Friends and volunteers gathered on Sunday at Kyiv’s St Sophia’s Cathedral to say goodbye to Andrew Bagshaw, a dual New Zealand-British citizen who was killed in Ukraine while he and another volunteer who also died tried to evacuate people from a front-line town.
Mr Bagshaw, 47, and British volunteer Christopher Parry, 28, went missing this month while heading to the town of Soledar, in the eastern Donetsk region, where heavy fighting was taking place.
Volunteers spoke of their memories of Mr Bagshaw and read tributes from his family.
Nikolletta Stoyanova, a friend in Ukraine, shared memories of his bravery, saying: “Even if no one wanted to go to Soledar, they can do that. Because if he understood that someone needs help, they need to do this help for these people.”
Mr Bagshaw’s father, Phil, told reporters in New Zealand that his son wanted to do something to help.
“He was a very intelligent man, and a very independent thinker,” he said.
“And he thought a long time about the situation in Ukraine, and he believed it to be immoral. He felt the only thing he could do of a constructive nature was to go there and help people.”
Ukrainian police said on January 9 that they lost contact with Mr Bagshaw and Mr Parry after the two headed for Soledar. Their bodies were later recovered.
In a January 24 statement, Mr Parry’s family said he was “drawn to Ukraine in March in its darkest hour”.
It added that he had “helped those most in need, saving over 400 lives plus many abandoned animals”.
Meanwhile on Sunday, Russia’s Foreign Ministry accused Ukraine and its Western allies of war crimes in connection with the shelling of two hospitals in Russian-held parts of Ukraine.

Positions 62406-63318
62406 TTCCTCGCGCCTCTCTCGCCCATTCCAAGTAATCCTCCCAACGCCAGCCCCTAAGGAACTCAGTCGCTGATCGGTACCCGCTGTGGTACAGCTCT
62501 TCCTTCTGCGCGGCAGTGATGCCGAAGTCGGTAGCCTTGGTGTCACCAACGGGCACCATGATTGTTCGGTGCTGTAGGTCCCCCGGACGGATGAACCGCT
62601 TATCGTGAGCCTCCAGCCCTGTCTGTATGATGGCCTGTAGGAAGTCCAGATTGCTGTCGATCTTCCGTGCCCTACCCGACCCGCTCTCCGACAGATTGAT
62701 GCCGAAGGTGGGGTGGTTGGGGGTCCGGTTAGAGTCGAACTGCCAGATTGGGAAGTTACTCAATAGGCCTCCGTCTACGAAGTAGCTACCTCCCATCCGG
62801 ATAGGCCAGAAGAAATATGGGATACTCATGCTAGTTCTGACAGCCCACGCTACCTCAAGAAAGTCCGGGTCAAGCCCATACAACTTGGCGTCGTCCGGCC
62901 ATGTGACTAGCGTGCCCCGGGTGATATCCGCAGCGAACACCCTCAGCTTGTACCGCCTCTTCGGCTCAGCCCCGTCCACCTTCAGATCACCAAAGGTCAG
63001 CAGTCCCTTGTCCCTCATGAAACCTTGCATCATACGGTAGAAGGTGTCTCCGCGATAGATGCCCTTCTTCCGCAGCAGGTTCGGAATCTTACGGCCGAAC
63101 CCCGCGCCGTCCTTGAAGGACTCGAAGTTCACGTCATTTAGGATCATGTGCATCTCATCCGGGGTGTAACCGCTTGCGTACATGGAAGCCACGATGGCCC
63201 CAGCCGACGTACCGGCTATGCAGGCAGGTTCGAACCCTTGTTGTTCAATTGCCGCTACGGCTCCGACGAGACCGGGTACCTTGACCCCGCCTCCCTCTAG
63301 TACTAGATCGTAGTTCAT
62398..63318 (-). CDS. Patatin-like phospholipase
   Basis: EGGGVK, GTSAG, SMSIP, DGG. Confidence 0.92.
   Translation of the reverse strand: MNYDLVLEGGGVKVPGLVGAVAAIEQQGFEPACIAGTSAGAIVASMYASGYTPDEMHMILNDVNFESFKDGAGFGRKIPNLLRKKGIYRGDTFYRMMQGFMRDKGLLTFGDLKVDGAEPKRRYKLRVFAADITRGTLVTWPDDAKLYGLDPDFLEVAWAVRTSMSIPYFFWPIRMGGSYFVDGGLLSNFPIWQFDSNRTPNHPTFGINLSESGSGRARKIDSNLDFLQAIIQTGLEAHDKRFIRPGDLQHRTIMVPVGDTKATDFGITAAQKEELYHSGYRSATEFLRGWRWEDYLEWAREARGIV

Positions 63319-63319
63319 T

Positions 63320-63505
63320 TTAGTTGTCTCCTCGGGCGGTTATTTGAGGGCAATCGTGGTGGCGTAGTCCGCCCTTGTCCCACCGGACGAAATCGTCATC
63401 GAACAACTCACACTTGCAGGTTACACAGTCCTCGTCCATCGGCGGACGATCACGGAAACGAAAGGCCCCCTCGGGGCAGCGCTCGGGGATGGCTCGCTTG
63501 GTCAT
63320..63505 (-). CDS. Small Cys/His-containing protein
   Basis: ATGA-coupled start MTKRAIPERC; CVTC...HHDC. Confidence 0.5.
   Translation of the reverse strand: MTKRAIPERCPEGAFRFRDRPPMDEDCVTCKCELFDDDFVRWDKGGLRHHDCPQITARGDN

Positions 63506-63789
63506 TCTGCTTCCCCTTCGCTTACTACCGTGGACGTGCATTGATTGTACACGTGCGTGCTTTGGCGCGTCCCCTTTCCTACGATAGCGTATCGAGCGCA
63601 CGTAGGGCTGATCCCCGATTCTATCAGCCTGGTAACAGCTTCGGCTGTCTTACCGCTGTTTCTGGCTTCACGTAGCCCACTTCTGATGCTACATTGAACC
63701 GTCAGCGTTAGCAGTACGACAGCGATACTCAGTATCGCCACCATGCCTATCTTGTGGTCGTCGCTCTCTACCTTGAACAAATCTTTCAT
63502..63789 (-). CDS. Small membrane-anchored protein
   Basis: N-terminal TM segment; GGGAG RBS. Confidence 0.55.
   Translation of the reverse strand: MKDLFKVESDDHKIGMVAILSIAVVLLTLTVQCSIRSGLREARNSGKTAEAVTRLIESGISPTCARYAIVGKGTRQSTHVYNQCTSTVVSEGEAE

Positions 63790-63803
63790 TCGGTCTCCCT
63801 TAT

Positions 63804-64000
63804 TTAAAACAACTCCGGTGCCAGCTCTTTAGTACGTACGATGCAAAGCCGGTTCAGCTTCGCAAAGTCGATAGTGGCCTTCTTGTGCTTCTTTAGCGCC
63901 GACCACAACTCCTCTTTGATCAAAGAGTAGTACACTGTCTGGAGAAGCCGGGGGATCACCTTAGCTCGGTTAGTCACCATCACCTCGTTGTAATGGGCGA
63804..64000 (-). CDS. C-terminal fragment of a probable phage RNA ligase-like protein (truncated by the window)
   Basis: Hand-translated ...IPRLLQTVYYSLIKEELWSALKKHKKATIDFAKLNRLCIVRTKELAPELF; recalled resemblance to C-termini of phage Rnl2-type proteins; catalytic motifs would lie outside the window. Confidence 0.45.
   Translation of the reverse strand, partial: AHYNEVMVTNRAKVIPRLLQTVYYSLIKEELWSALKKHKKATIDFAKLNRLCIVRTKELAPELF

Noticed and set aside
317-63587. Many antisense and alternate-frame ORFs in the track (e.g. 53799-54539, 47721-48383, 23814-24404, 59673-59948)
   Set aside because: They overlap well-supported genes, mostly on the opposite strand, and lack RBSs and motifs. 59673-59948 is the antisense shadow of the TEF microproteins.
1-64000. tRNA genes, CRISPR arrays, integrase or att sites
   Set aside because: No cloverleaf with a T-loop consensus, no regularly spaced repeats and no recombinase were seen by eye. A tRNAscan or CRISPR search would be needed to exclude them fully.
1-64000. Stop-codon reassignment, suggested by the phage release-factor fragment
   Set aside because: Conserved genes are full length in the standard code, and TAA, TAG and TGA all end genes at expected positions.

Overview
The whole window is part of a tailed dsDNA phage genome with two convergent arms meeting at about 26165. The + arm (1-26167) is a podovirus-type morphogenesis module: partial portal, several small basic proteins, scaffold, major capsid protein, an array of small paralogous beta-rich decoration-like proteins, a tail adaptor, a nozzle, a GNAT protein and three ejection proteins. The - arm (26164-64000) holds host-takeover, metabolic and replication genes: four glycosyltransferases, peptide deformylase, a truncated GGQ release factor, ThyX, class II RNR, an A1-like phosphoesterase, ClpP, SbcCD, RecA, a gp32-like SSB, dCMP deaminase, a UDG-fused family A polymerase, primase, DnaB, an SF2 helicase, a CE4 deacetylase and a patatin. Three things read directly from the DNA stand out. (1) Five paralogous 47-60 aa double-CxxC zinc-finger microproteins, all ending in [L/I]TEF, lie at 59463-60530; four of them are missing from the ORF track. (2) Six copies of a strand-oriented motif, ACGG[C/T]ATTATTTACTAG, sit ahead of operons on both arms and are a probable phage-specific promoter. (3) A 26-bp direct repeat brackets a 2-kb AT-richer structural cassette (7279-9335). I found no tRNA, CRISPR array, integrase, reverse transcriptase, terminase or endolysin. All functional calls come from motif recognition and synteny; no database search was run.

The ministry made the accusation a day after Russian officials said 14 people died when a hospital in the Luhansk province settlement of Novoaidar was struck.
They said shells also fell on the territory of a hospital in Nova Kakhovka, a Russian-occupied city in Kherson province where a strategically vital bridge across the lower reaches of the Dnieper River is located.
“The deliberate shelling of active civilian medical facilities and the targeted killing of civilians are grave war crimes of the Kyiv regime and its Western masters,” the Foreign Ministry said.
“The lack of reaction from the United States and other Nato countries to this, yet another monstrous trampling of international humanitarian law by Kyiv, once again confirms their direct involvement in the conflict and involvement in the crimes being committed.”
Russian state TV aired footage of what is said was the damaged hospital in Novoaidar. It said rockets hit the pediatric department of the two-storey building.
“There are no military factories here. There are no military vehicles, no tanks. Who did you shoot at?” the state TV report quoted Olga Ryasnaya as saying, identifying her as a pediatric nurse.
Novoaidar is located in Luhansk province, which is almost entirely under the control of Russian forces or Russian-backed separatists. Russian and separatist officials alleged the hospital was deliberately targeted.
The movements of journalists are restricted in areas of Ukraine under Russian control.